99% of the time kids DON'T grow out of it. Sounds like MIL and DH are in denial. Does your therapist have any research to share that would help them?
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Old 01-04-2013, 08:13 AM   #7
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*hugs* feeding issues are the worst, everything else I manage with quite well, I can deal with the behavior problems I can cope with all the little stuff but I completely understand the helpless feeling when your child is effectively starving themselves. My DS lived on applesauce, yogurt and protein powder for years. Very few other foods and like you we tried waiting him out and he just lost a bunch of weight and got dehydrated. We have been through oral motor therapy, child and youth mental health, bribing, begging, screaming and crying and none of it really did a damn thing to help. Around the age of 5 things really did improve on their own and now he eats a variety of foods, mostly carbs and only things that can go smooth in his mouth and nothing crunchy but enough variety to keep him healthy. Every time he has had a serious regression or has stopped eating entirely it has been because of something stressful in his life completely unrelated to food. The most recent time it was actually because of something that was happening at school and once we addresses that he started to eat again so sometimes it helps to try and step away from the table and look at what else is going on in his world. We have almost had to resort to a feeding tube being placed a couple times. One thing that is working for us right now is squishy packs, I have refillable packs that are like squish ems or the baby food pouches and I'm able to purée a lot of nutrient dense foods together with fruit, omega oil and protein powder and he will drink them.

My MIL was in deep denial that there was anything wrong and so would really do very little to help with therapy so we just accepted that. I do therapy, DH does therapy when he can, my Mom will help with what she can and we work with professionals but when the kids are at Grandmas they are just kids and there is no therapy and that has worked for us, even when she was my full time daycare we just did more therapy in the evenings and on the weekends and let it be.

As for the frustration, I play roller derby. I take 2 hours a night twice a week to leave my house and my three kids (one SPD, ADD, PDD-NOS, one NT and one SPD, limited verbal, awaiting ASD assessment) the mess, the laundry, the dishes, everything strap on roller skates and smash into other woman on roller skates. There are 3 autism moms in my league, we all hit hard!
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Old 01-04-2013, 05:43 PM   #8
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Re: How do you deal with the frustration?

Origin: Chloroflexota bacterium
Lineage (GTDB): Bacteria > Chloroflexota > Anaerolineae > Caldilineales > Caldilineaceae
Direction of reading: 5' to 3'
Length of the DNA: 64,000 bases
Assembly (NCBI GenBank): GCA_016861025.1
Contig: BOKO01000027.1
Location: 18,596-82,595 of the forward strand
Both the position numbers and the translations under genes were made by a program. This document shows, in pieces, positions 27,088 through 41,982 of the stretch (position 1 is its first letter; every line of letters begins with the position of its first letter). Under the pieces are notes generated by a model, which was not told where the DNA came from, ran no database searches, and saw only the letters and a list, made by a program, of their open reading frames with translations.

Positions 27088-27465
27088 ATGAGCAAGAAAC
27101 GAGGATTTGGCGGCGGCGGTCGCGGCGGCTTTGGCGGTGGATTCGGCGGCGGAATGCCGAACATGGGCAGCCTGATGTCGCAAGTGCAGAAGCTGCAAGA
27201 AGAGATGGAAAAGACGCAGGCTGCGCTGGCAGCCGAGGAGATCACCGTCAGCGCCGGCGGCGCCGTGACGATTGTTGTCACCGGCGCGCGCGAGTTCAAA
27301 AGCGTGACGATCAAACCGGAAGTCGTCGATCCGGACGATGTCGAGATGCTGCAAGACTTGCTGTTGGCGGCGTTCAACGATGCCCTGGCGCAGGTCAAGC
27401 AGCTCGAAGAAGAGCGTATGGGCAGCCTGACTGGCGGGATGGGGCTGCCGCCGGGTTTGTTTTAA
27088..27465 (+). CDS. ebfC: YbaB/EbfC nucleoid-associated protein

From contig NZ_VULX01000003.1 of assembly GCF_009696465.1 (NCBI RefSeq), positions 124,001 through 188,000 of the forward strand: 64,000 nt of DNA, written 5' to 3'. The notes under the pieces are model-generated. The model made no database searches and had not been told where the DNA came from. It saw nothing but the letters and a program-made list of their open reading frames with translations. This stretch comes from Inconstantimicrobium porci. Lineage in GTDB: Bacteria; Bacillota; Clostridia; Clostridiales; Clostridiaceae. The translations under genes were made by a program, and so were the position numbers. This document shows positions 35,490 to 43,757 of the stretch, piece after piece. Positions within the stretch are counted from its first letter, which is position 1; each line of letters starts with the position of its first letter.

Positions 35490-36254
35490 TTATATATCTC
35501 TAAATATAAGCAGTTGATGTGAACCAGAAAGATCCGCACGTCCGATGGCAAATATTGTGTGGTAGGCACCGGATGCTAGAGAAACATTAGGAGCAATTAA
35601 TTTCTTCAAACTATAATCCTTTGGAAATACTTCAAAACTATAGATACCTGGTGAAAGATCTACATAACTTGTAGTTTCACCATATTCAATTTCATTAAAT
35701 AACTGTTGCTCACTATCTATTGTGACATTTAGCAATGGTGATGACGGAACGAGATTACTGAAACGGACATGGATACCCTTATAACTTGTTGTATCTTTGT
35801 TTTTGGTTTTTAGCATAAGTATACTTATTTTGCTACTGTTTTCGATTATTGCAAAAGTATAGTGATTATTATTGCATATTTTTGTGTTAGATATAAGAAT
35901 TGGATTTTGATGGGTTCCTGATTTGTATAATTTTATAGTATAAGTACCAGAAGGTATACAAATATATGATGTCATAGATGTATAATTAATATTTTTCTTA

My 2nd son is a restrictive eater too. It is a behavioral disorder all of its own. My son has PDD NOS and it is part of it. He did not eat solid food till he was 2 1/2 and then only 1-4 select foods. Just do what you need to to keep him eating. You want him to not lose what little taste for solids that he has. Also add some pediasure or carnation instant breakfast to his diet if you can get him to drink it. It is very stressful to have a child who will eat only under certain very ridgid circumstances.

My son is nearly 5 and will eat pizza, burgers, and french fries. Yeah - fun. I can get him to sometimes eat clemintines, pop tarts, grapes, and yogurt. Just keep trying and do what you need to. Make sure to kick eveyone else in their butt!
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Old 01-04-2013, 05:47 PM   #9
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Re: How do you deal with the frustration?

Oh - my frustration is with DS3 who has ODD. He says no, does what you tell him not to do, refuses to listen, and no form of discipline works. I want to rip my hair out and DH is ready to kill him. All we do is say no and stop all day. You want to give happy thoughts and moments but they are hard to find. I try to give him one on one and time with mom that is cuddles and positive, but it is hard after you spend the day screaming at a child who just cannot listen. I actually at one point begged them to sedate him I was that desperate. I didn't of course. I just felt so alone and insane with this child.
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Old 01-08-2013, 11:05 AM   #10
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Oh I wish I could call some of you. My boy is amazingly smart but everything is a battle and it's getting worse. He refuses to eat unless it's mac n cheese, oranges, yogurt, or dry cereal. Every meal is a battle and I feel like I'm losing. Everyone says he's just a boy. And he'll outgrow this but he's getting worse! Idk what to do anymore. I'm all alone with 5 kids under 7 and I feel so lost.